Book Review: Passin’
by Karen E. Quinones Miller
Publication Date: Feb 15, 2008
List Price: $13.99 (store prices may vary)
Page Count: 304
Imprint: Grand Central Publishing
Publisher: Hachette Book Group
Parent Company: Hachette Livre
Read Grand Central Publishing’s description of Passin’.
Book Reviewed by Idrissa Uqdah
Is The Grass Any Greener On The Other Side?
That is what Shanika Ann Jenkins seeks to find out as she applies for a position at a prestigious PR firm in New York City and fails to answer the race question in order to be considered for the entry-level job. After failing to be hired for the Affirmative Action slot she first applied for because she doesn't ’look Black’; Shanika returns as Nicole Jensen and purposely goes along with the assumption that she is a Caucasian. She gets the job but it propels her into the world of an African American woman who is passing for white.
Essence best selling author Karen E. Quinones Miller has written another entertaining and compelling novel that chronicles the experiences of a Black woman posing as a Caucasian in today's society. The main character finds that the sense of entitlement that comes from being the minority race in America is not worth the pain and self-loathing that comes from denying one's racial ancestry.
Nicole a.k.a. Shanika discovers that although the grass may look greener on the other side; it grows faster and higher and threatens to bury her under a mess of lies and deception that hurts those she loves and causes her new best friends to loathe who she has become. It also teaches her to value her own self-worth in the end and forces her to return to the person she was born to be. But this growth does not come without loss and pain.
Nikki, as she likes to be called was born in Detroit of African American parents. The blue-eyed blond beauty is the pride of her family, the end result of ’marrying well’ and marrying light skin Blacks with ’good’ hair. Her paternal grandmother is delighted at her birth when she is born with those characteristics unlike the other Black babies in the nursery. Her mother is insulted by the grandmother's delight and raises Nikki to be proud of her African American heritage.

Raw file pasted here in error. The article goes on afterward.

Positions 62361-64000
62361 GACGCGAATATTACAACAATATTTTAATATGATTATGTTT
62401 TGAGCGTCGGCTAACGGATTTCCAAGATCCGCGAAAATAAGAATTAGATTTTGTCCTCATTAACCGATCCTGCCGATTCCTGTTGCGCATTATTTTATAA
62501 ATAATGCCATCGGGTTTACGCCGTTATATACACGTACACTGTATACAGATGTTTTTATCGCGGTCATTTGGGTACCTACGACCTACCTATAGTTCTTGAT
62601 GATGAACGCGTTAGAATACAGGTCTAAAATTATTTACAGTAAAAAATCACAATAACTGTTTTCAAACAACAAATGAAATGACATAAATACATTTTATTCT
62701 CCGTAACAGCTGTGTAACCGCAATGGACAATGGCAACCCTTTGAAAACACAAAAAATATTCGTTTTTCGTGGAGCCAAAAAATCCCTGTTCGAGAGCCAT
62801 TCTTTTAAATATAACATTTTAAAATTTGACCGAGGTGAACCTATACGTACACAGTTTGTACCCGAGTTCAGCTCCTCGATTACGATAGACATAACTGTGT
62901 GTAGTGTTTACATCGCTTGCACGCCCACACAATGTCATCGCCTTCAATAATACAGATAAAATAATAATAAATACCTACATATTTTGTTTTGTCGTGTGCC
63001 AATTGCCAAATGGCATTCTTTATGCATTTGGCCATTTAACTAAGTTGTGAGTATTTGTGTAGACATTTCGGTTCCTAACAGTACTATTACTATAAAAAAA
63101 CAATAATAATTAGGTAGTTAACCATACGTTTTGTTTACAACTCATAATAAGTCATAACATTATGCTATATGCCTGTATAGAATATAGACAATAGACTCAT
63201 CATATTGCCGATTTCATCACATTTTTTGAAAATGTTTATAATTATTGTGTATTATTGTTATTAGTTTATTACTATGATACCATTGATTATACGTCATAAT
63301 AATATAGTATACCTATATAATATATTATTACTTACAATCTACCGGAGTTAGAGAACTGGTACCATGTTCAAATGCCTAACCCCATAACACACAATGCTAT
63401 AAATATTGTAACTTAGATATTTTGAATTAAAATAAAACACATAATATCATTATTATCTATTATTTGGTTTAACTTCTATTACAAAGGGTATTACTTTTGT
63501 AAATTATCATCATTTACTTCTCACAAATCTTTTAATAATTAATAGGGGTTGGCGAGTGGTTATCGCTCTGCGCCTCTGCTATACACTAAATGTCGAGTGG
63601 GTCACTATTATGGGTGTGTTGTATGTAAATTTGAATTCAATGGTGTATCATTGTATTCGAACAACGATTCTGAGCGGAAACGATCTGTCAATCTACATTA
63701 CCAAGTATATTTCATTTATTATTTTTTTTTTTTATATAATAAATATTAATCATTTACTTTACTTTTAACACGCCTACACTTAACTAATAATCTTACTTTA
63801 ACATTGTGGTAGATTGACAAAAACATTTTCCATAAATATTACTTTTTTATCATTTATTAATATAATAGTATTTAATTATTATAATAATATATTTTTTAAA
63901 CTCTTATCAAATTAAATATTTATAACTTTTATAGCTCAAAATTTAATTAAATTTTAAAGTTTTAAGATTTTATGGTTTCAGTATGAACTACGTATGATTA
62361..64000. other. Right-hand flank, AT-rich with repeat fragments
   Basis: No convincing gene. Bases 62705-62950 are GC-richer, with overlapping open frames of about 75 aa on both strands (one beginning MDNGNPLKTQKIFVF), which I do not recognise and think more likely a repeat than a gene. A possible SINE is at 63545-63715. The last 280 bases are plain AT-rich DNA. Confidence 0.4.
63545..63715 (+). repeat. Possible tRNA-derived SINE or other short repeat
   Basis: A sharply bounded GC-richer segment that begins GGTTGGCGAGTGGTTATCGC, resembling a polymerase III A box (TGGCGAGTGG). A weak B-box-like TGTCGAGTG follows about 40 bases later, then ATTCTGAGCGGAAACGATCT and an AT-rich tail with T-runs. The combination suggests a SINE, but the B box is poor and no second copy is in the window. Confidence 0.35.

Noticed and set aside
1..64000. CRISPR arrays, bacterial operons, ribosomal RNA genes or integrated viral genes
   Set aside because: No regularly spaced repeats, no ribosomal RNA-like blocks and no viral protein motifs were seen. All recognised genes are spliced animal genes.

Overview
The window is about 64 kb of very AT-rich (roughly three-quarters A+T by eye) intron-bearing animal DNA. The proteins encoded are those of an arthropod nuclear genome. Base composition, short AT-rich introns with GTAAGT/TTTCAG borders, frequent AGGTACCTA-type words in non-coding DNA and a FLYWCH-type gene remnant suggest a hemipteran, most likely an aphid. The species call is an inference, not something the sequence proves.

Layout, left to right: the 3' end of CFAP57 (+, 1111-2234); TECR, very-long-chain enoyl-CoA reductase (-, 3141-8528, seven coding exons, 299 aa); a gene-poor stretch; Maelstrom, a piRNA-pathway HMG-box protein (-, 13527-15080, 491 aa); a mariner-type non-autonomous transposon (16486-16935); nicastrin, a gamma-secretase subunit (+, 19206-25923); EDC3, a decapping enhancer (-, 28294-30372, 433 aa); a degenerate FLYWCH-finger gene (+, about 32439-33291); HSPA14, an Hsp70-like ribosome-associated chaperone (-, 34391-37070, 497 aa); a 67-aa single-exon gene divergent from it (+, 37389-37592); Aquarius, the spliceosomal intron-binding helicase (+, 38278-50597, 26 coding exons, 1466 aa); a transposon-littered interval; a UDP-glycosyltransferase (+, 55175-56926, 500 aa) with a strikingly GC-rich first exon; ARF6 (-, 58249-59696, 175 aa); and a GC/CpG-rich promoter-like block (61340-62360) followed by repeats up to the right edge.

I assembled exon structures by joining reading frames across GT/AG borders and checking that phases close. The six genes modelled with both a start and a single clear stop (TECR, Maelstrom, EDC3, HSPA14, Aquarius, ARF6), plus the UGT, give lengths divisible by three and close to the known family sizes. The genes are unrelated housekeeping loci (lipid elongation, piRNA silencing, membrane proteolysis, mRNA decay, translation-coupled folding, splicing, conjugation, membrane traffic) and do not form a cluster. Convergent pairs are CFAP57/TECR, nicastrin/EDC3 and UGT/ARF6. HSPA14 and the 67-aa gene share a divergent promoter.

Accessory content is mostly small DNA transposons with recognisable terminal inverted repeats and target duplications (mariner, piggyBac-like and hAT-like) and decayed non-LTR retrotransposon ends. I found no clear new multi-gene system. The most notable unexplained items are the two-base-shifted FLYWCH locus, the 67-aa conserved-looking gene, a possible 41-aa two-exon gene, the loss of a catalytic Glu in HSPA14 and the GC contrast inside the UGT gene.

Going through life in the Black community of Detroit, looking like a white child was not easy for her. Nikki's choice; much to the displeasure of her mother and her older brother Joseph who did not inherit the white side of his family tree, causes her a great deal of internal pain. Nikki does well on a professional level and also on a social level hanging out with the rich white socialites. Her mother continually advises her to come clean and admit to who she is and her brother disowns her because of her betrayal even after her mother dies in a tragic car accident.
When Nikki finally is forced to end the charade; she finds herself in dire straits due to her lies and deception. She loses a man who she really and truly loves and her white friends and co-workers are none to happy to have been fooled. I just loved this story. I read it in one day because I was just so interested in what was going to happen next. I won’t give away any more of the storyline but I am sure others will be as engrossed in the story as I was.
Karen's old fans will enjoy this new release by a writer who manages give us one good story after another. Just like she finally gave us a sequel to her first novel, Satin Doll in her book, Satin Nights; I am hoping she will do the same with Passin’. I would love to find out how Nikki returns to the Shanika of her youth and if she is able to reconnect with her family in Detroit.
Go right out and buy this book as soon as it is released.